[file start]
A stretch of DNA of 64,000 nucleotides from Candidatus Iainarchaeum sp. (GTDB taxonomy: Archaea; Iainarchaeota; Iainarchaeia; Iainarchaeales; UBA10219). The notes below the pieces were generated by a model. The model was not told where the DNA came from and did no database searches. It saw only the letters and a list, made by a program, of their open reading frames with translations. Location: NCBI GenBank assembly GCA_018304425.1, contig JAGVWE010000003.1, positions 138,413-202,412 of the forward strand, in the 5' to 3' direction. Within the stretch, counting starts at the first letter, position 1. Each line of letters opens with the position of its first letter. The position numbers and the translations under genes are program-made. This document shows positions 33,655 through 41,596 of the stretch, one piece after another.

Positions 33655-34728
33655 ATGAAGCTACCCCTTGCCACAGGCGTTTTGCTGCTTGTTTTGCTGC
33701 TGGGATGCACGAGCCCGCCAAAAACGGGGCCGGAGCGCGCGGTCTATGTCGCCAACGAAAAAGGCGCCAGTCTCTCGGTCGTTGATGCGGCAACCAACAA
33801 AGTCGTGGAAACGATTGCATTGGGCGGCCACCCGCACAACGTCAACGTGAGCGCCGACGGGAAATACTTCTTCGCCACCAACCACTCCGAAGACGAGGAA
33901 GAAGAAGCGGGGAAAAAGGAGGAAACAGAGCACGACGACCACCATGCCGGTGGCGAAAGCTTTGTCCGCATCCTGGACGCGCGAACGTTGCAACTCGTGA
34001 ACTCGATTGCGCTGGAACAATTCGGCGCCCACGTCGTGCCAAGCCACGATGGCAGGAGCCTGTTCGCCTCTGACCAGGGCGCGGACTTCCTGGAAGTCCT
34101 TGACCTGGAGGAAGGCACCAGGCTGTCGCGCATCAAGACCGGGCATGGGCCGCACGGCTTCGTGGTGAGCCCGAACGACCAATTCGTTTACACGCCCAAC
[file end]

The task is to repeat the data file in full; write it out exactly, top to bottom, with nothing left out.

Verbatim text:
A stretch of DNA of 64,000 nucleotides from Candidatus Iainarchaeum sp. (GTDB taxonomy: Archaea; Iainarchaeota; Iainarchaeia; Iainarchaeales; UBA10219). The notes below the pieces were generated by a model. The model was not told where the DNA came from and did no database searches. It saw only the letters and a list, made by a program, of their open reading frames with translations. Location: NCBI GenBank assembly GCA_018304425.1, contig JAGVWE010000003.1, positions 138,413-202,412 of the forward strand, in the 5' to 3' direction. Within the stretch, counting starts at the first letter, position 1. Each line of letters opens with the position of its first letter. The position numbers and the translations under genes are program-made. This document shows positions 33,655 through 41,596 of the stretch, one piece after another.

Positions 33655-34728
33655 ATGAAGCTACCCCTTGCCACAGGCGTTTTGCTGCTTGTTTTGCTGC
33701 TGGGATGCACGAGCCCGCCAAAAACGGGGCCGGAGCGCGCGGTCTATGTCGCCAACGAAAAAGGCGCCAGTCTCTCGGTCGTTGATGCGGCAACCAACAA
33801 AGTCGTGGAAACGATTGCATTGGGCGGCCACCCGCACAACGTCAACGTGAGCGCCGACGGGAAATACTTCTTCGCCACCAACCACTCCGAAGACGAGGAA
33901 GAAGAAGCGGGGAAAAAGGAGGAAACAGAGCACGACGACCACCATGCCGGTGGCGAAAGCTTTGTCCGCATCCTGGACGCGCGAACGTTGCAACTCGTGA
34001 ACTCGATTGCGCTGGAACAATTCGGCGCCCACGTCGTGCCAAGCCACGATGGCAGGAGCCTGTTCGCCTCTGACCAGGGCGCGGACTTCCTGGAAGTCCT
34101 TGACCTGGAGGAAGGCACCAGGCTGTCGCGCATCAAGACCGGGCATGGGCCGCACGGCTTCGTGGTGAGCCCGAACGACCAATTCGTTTACACGCCCAAC